Prediction: NY Vendors Will Be More Interested In Business, Less Interested In Avoiding Same-Sex Couples

New York’s recently passed same-sex marriage law has raised some concern among the religious right that the religious exemptions hammered out in the hours before the vote took place are inadequate because they fail to protect individual businesses — photographers, caterers, DJs — from refusing to do business with a gay or lesbian couple.

There are two things to say about this: 1) New York actually prohibits businesses from discriminating against people because of sexual orientation or gender identity and 2) very few businesses would turn away new clients in today’s economy. As this article from New Hampshire’s Concord Monitor demonstrates, businesses are far more interested in making money than using their personal beliefs to push away potential clients:

Crowe and Forester both had long careers in photojournalism before turning to wedding photography. Forester once shot 40 weddings in a single year, when the economy was better. Crowe, a stay-at-home dad, shoots about a dozen weddings per year.

They say their personal feelings about gay marriage are irrelevant. Business is business. And if they choose to bypass a civil union or, later, a gay wedding, for any reason at all, court is the last place they’d expect to end up.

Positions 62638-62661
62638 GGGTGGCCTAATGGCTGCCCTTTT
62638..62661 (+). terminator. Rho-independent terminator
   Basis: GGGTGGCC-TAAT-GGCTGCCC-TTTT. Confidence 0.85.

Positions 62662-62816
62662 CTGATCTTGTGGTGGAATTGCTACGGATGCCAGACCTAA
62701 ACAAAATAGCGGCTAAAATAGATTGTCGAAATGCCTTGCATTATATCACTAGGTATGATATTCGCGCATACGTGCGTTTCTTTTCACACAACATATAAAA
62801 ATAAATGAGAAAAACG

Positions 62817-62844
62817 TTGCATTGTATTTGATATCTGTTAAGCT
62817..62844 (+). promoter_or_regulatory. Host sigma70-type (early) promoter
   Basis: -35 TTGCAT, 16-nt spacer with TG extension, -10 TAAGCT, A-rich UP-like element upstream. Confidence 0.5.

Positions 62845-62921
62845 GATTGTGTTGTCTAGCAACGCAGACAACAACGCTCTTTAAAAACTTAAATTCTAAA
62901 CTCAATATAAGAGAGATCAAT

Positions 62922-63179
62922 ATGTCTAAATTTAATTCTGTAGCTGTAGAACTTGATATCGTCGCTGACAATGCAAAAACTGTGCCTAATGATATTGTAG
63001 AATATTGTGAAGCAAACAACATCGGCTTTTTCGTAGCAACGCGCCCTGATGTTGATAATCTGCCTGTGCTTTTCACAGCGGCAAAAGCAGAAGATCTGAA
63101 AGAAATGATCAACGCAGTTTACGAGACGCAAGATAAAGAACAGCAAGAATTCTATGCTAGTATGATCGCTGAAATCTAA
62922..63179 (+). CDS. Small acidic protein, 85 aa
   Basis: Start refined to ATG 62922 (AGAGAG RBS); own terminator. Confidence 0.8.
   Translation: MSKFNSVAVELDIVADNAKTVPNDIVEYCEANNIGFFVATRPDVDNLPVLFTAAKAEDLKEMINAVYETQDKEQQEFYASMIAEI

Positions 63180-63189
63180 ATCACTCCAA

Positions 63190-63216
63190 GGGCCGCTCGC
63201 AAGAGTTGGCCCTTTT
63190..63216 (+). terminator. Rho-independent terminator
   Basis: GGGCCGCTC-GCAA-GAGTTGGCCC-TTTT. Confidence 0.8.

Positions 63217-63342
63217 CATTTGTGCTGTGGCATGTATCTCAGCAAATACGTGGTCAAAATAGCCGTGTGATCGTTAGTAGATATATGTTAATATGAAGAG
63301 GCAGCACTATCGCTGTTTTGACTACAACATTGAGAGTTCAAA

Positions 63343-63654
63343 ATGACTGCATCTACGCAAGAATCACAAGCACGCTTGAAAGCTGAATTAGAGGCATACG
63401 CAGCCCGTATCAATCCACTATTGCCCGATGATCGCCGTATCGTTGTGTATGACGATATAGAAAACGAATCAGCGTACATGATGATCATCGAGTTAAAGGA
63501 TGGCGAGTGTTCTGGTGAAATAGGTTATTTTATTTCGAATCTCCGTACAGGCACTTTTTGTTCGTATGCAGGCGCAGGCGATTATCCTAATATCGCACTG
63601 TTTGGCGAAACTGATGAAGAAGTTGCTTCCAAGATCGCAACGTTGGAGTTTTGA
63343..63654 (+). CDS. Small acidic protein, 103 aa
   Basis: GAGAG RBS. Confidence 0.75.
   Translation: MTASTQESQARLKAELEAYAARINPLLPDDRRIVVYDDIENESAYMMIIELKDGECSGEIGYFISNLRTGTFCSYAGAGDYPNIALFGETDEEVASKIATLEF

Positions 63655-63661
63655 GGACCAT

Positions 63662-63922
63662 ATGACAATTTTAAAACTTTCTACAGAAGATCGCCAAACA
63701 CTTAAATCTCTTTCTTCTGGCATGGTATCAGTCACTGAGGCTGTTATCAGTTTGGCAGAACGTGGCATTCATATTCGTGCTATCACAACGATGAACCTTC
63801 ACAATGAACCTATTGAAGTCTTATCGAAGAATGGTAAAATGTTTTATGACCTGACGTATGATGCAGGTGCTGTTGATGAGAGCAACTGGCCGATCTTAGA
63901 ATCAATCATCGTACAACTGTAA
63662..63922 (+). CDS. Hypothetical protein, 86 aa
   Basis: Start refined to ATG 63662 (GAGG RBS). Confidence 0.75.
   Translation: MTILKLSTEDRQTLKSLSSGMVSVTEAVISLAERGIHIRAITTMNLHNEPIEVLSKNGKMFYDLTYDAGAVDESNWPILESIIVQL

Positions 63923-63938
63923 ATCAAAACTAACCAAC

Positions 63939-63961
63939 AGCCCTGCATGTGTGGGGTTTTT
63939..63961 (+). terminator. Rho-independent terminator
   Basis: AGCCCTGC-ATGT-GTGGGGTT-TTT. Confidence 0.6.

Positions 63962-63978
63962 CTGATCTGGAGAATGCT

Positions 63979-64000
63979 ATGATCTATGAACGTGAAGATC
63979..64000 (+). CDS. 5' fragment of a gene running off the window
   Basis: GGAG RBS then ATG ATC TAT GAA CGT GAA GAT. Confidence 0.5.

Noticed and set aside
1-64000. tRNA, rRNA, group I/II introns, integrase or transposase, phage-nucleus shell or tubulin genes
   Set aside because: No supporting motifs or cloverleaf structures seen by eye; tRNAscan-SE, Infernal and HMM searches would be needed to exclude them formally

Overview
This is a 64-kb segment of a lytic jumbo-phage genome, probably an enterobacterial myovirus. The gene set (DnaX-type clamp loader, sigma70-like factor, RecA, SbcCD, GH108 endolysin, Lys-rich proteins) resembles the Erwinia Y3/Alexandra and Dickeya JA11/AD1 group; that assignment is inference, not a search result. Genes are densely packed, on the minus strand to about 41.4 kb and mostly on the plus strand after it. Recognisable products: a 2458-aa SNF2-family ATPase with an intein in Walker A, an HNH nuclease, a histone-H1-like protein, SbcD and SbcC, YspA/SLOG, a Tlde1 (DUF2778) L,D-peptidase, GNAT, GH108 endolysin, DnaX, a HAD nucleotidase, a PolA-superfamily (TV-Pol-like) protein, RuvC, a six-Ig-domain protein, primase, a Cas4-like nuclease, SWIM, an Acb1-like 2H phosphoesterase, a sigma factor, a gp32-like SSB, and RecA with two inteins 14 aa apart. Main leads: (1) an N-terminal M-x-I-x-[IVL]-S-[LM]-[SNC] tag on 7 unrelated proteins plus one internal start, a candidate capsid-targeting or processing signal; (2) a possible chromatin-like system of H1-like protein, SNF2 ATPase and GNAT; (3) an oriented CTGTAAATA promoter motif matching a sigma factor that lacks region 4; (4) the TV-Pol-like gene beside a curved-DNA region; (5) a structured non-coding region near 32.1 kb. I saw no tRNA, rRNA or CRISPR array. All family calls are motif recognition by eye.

“There’s a lot of websites that are gay friendly for anything,” said Forester, who worked at the Monitor and Boston Globe before starting his freelance career. “Gays are very savvy about any kind of business decision that they make. There are gay cruises, gay vacations, a whole network out there, so I don’t know if they’d even be seeking out someone who necessarily doesn’t do it. I think it’s a red herring. It’s a non-issue.”

Connecticut, Vermont, New Hampshire, and the District of Columbia have all enacted same-sex marriage legislation with religious exemptions and fears of lawsuits “have not been borne out.” “There have been very few lawsuits, and the lawsuits that are filed usually have been resolved amicably,” William Eskridge, a professor at Yale Law School, recently said in an interview with Reuters.